...are not for me lol! Undeterred by my impatience setting up the Alpine terminal email client, I read a couple of articles last night about using terminal-based web browsers. They seemed simple to install so why not give them a go?
The two I tried were w3m and Lynx. In my mind I was envisioning a 1980s teletext-type experience and, to be fair, Lynx was reminiscent of that, with different coloured text making a pleasant contrast in the page. Firing up the Read.Write.as homepage showed one flaw in that each post was presented in its entirety rather than just the title, date and teaser. w3m was less enjoyable for me. The navigation were harder and I found that having variable sized images load in the page was jarring.
Overall, a major problem is that modern websites are not designed to be accessed this way. For example, menus arranged horizontally across a webpage end up rendered as vertical lists. I also (slightly controversial here?) find reading unicode text to be an unsatisfactory experience that isn't easy on the eye. Something I could change in the terminal settings no doubt but what it really gets down to is my preference for GUI rather than CLI.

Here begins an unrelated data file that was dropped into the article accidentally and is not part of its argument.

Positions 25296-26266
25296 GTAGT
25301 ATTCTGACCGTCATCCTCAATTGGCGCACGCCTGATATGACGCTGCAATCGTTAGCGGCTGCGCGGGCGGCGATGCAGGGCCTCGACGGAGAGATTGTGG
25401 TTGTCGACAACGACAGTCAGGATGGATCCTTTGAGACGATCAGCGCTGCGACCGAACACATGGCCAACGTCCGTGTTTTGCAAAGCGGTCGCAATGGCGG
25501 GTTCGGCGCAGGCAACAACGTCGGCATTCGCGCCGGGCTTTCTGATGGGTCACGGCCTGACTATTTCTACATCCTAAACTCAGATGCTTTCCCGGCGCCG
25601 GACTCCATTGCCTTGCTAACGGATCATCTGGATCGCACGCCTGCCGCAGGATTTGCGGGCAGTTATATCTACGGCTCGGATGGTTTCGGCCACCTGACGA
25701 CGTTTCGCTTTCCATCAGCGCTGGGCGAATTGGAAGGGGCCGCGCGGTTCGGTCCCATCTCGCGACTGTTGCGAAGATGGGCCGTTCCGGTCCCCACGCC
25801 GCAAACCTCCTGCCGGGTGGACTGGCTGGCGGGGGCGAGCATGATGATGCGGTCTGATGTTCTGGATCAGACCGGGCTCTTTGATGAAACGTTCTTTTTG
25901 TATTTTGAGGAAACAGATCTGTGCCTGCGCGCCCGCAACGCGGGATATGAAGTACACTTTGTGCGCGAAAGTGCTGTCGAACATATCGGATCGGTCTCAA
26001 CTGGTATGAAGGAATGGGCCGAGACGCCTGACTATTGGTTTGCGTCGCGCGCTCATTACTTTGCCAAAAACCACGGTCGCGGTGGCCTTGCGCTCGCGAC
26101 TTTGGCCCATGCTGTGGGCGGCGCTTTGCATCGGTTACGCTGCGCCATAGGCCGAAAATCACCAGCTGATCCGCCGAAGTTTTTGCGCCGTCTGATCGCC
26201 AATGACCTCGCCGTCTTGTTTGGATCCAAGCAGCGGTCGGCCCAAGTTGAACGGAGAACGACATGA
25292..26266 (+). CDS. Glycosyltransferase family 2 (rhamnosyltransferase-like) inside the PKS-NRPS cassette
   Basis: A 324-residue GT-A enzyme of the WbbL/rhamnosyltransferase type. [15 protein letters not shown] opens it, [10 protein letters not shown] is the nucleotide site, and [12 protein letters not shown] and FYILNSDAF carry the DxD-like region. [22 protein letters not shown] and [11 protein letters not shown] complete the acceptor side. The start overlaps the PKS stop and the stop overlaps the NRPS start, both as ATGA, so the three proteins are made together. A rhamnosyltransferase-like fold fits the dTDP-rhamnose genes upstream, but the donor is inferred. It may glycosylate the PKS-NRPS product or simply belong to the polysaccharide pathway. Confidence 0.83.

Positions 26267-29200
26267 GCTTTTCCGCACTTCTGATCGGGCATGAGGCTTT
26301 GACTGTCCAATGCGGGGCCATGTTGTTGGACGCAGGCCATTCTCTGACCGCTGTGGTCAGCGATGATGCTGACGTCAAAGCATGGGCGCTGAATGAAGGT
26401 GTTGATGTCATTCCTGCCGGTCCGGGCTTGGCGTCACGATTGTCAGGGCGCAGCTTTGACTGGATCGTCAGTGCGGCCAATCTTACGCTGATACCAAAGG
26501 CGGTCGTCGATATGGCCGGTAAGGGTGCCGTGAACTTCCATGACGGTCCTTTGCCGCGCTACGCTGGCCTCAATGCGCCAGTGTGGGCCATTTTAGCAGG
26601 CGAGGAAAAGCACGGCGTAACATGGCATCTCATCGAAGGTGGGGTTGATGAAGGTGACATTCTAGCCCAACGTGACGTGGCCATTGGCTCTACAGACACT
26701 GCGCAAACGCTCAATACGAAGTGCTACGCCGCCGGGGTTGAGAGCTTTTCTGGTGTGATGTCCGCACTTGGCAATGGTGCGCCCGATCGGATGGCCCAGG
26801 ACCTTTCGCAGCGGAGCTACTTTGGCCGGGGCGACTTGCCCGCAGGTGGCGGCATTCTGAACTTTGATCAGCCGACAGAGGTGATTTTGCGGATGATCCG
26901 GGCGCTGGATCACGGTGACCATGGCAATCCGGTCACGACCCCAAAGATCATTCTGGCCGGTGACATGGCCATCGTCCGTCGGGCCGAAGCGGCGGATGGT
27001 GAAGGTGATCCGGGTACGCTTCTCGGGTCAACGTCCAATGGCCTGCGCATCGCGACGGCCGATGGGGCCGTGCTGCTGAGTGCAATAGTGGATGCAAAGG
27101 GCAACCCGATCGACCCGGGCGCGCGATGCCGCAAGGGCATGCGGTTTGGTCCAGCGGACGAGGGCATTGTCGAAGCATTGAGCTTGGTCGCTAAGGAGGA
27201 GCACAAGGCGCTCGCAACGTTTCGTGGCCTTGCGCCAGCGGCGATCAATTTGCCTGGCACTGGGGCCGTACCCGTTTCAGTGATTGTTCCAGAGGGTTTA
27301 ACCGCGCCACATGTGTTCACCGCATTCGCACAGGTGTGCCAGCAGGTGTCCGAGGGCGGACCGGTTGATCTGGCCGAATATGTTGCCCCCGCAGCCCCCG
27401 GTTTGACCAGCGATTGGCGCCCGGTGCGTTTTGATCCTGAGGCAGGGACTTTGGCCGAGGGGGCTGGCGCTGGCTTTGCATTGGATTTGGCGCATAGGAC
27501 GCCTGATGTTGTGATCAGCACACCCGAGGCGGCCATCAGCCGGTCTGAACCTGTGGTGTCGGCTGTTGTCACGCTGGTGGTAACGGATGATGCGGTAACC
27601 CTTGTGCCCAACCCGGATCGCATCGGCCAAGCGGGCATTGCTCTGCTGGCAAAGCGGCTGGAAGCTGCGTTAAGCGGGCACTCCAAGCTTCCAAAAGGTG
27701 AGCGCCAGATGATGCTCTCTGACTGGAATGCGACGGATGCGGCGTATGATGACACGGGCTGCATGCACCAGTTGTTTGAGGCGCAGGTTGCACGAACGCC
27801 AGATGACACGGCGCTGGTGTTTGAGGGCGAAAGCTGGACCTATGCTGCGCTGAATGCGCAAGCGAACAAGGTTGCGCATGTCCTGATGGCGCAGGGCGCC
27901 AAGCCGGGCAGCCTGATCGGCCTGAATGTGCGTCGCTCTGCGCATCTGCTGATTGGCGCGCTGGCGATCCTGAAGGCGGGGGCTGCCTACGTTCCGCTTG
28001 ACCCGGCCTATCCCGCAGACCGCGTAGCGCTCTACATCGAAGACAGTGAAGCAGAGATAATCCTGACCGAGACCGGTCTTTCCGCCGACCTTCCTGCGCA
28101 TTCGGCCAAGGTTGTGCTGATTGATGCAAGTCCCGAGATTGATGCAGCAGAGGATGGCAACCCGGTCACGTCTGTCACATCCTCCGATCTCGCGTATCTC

I have used the CLI in the past. A couple of the programmes I needed for my work as a research scientist were CLI. I admit it did give me a bit of a “hacker” type thrill to be using a terminal but I was doing so in a very prescribed way. I also occasionally need to run a command or two to get something to work in Kubuntu. I don't hate it but I also don't see a real compelling need to spend time there just because I'm using Linux (something Scott Nesbitt wrote about recently in one of his blog posts).
Another terminal browser that was recommended was Browsh. It looked more like a modern GUI browser in many ways but the video on its website only served to underline why I didn't need it. It showed the creator using it in one of three panels within a tmux terminal window, able to check something on the internet while never leaving the comfort of the CLI where they were simultaneously working on coding! If that is your use case, or if you're working on a server with no GUI, or need to access the internet on a low powered device or low bandwidth connection, or are blind/ partially-sighted using a thoughtfully designed text-only browser like Edbrowse... or if you're just after a bit of a retro computing feel, then I hope one of these wonderful tools created and maintained by dedicated folk works for you.
As for me, it's back to Firefox and the land of GUI applications until the urge comes to dip my toes (successfully or not!) into the world of the CLI again!